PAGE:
# Extending a normalized vector?(3d)

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Ecoste    149
Hello, I have a normalized vector on my hands(Where the camera is facing) and I basically need to extend it further(Basically, draw a line to where I'm looking at) I'm not that good at math, could any body explain how to do it? Thanks.

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taby    1265
If you are looking at a particular object...

Get the distance (... ie. the length of the vector that stretches... ) from the camera position C to the object position O being looked at: d = length(C - O).
Multiply your normalized vector by d: V = N * d.
Draw a line segment starting at C and ending at C + V.

(or just save yourself the steps and draw a line segment starting at C and ending at O) Edited by taby

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Ecoste    149
[quote name='taby' timestamp='1341172220' post='4954626']
If you are looking at a particular object...

Get the distance (... ie. the length of the vector that stretches... ) from the camera position C to the object position O being looked at: d = length(C - O).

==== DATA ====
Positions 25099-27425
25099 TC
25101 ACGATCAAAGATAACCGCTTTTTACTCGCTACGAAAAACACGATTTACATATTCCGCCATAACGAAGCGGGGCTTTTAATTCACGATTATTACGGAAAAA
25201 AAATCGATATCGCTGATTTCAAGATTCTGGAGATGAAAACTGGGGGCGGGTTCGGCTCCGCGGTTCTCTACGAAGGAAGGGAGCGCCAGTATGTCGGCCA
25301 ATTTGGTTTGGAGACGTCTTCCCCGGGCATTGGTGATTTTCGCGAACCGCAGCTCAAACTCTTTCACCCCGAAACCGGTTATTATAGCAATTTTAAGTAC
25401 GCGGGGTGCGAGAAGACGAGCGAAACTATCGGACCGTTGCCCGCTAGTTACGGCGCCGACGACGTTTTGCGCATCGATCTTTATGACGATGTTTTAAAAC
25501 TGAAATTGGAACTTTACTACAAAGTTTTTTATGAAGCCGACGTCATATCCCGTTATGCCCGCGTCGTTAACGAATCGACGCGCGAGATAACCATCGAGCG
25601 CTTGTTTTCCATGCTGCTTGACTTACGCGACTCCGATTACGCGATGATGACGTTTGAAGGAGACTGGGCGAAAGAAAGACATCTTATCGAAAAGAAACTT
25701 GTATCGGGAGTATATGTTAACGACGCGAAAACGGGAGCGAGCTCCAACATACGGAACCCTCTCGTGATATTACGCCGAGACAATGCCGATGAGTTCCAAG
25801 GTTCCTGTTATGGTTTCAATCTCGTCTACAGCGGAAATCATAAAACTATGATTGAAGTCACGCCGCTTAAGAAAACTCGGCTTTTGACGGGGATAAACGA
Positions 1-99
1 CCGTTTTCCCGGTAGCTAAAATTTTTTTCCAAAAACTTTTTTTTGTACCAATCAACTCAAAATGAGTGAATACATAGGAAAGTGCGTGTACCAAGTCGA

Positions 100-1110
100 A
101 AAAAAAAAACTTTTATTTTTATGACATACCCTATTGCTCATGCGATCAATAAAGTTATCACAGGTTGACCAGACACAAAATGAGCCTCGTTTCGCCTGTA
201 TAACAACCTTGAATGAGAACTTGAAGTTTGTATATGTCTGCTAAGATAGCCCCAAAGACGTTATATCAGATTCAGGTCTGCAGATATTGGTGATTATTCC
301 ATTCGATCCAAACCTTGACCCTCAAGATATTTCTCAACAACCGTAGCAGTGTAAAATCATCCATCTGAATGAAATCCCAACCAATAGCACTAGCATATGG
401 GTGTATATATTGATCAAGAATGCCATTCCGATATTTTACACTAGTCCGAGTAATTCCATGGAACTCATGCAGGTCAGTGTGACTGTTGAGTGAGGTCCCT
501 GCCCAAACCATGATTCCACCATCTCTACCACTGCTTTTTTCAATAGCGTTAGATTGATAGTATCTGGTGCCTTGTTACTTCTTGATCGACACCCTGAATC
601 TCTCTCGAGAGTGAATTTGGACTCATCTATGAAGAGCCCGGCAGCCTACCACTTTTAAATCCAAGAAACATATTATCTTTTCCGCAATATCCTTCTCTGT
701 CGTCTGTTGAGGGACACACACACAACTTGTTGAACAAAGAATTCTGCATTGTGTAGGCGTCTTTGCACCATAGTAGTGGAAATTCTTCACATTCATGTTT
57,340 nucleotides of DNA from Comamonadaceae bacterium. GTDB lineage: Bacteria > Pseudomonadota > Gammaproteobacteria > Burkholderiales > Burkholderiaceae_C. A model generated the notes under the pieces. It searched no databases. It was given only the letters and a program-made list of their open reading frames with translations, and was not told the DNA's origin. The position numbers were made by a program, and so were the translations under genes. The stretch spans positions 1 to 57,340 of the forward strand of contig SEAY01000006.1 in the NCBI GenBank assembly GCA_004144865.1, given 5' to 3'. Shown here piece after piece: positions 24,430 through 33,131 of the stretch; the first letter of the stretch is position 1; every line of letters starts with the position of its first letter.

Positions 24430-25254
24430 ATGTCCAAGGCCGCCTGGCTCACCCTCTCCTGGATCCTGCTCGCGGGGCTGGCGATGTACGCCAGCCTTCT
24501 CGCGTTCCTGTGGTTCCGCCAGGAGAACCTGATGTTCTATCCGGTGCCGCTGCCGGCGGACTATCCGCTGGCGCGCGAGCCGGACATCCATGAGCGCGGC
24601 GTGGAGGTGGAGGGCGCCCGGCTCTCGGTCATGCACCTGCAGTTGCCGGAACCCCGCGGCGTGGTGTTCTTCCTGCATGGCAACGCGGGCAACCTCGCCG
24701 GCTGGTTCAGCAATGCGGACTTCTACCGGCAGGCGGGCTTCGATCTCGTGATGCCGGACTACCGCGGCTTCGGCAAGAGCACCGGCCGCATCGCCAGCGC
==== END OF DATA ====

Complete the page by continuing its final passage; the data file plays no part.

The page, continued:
Multiply your normalized vector by d: V = N * d.
Draw a line segment starting at C and ending at C + V.

(or just save yourself the steps and draw a line segment starting at C and ending at O)
[/quote]

Well, I basically know where I'm looking at, I just need to extend that vector and draw a line at the end of the extended version.

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taby    1265
Um ok. So it sounds like maybe you want the line segment broken up into two segments?

If not, then go with what I said earlier...

d = length(C - O)
Line segment: C to C + N*d.

If so, try...

d = length(C - O)
Unit length line segment: C to C + N
Remainder line segment: C + N to C + N + N*(d - 1).

Consider that the first method (ie. one segment) works a bit better than this second method (ie. two segments) in cases where d is less than 1.

If you're also having trouble getting lengths, multiplying, adding, then say so. Not sure. The whole point of what I tried to show is that if you want the unit vector N to instead be d units in length, then you simply multiply each of N's three components by d. If d = 0.25, you'll end up with a vector of length 0.25. If d = 34, you'll end up with a vector of length 34. Consider the opposite, where a vector becomes normalized: You get the vector's length, and then you divide each of the vector's components by that length, which leaves you with a vector of length 1. Edited by taby